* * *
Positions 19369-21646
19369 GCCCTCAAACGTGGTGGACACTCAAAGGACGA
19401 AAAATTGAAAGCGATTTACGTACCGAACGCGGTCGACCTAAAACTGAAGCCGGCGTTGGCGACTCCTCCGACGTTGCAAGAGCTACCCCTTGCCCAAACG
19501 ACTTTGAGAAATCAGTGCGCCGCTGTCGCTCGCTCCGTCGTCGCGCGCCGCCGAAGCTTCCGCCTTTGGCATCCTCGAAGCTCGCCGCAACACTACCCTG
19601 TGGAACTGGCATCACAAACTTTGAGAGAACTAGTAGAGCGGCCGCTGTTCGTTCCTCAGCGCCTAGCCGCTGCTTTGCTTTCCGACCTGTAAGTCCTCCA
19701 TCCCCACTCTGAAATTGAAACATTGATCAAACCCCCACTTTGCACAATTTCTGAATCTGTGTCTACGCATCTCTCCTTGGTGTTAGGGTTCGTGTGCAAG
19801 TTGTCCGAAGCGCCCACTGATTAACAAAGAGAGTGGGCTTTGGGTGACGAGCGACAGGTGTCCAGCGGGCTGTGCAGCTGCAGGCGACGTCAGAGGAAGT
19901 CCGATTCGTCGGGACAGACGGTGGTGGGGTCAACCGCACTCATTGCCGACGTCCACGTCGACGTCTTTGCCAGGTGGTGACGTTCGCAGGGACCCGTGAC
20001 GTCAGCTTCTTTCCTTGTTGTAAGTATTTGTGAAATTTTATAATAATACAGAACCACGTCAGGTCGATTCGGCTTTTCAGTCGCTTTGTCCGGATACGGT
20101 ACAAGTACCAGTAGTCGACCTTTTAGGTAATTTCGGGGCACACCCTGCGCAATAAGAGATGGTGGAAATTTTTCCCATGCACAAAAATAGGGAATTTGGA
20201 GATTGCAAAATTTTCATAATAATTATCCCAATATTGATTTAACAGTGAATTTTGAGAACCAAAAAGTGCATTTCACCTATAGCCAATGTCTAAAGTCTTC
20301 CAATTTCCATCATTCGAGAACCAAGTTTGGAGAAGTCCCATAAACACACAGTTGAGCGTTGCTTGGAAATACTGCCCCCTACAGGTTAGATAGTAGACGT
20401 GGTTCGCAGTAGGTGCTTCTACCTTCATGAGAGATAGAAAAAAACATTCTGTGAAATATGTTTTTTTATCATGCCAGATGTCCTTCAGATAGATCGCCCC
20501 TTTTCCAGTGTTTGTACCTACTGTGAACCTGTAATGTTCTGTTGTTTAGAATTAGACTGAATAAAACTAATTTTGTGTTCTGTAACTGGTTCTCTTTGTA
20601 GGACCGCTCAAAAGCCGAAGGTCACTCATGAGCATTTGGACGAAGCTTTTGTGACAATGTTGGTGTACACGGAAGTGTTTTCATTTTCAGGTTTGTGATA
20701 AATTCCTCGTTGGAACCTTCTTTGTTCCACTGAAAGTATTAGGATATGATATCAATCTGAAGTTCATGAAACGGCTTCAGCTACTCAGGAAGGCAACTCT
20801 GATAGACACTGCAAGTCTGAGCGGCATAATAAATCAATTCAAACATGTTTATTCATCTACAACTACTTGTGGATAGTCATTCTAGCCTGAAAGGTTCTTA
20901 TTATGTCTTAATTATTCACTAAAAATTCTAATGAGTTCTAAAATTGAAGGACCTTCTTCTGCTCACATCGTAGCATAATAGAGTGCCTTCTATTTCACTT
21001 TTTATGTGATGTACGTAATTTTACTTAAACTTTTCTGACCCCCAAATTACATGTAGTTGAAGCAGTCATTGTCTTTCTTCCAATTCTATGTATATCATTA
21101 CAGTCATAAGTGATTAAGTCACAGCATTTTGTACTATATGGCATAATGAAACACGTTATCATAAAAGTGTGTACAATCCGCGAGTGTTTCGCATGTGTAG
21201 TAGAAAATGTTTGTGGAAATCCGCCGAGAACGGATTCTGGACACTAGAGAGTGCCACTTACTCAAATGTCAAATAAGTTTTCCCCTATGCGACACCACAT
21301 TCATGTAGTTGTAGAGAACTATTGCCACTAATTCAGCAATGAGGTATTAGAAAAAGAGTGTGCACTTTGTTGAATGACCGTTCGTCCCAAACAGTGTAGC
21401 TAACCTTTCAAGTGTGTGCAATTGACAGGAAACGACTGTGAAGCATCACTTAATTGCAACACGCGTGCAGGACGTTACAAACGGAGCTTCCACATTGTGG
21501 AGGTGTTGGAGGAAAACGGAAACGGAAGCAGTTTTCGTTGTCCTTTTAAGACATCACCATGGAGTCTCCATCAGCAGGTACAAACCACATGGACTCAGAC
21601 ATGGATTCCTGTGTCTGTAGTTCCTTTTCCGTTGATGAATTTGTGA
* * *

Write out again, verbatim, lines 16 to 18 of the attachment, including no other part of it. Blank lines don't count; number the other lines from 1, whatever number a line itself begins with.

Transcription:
20701 AATTCCTCGTTGGAACCTTCTTTGTTCCACTGAAAGTATTAGGATATGATATCAATCTGAAGTTCATGAAACGGCTTCAGCTACTCAGGAAGGCAACTCT
20801 GATAGACACTGCAAGTCTGAGCGGCATAATAAATCAATTCAAACATGTTTATTCATCTACAACTACTTGTGGATAGTCATTCTAGCCTGAAAGGTTCTTA
20901 TTATGTCTTAATTATTCACTAAAAATTCTAATGAGTTCTAAAATTGAAGGACCTTCTTCTGCTCACATCGTAGCATAATAGAGTGCCTTCTATTTCACTT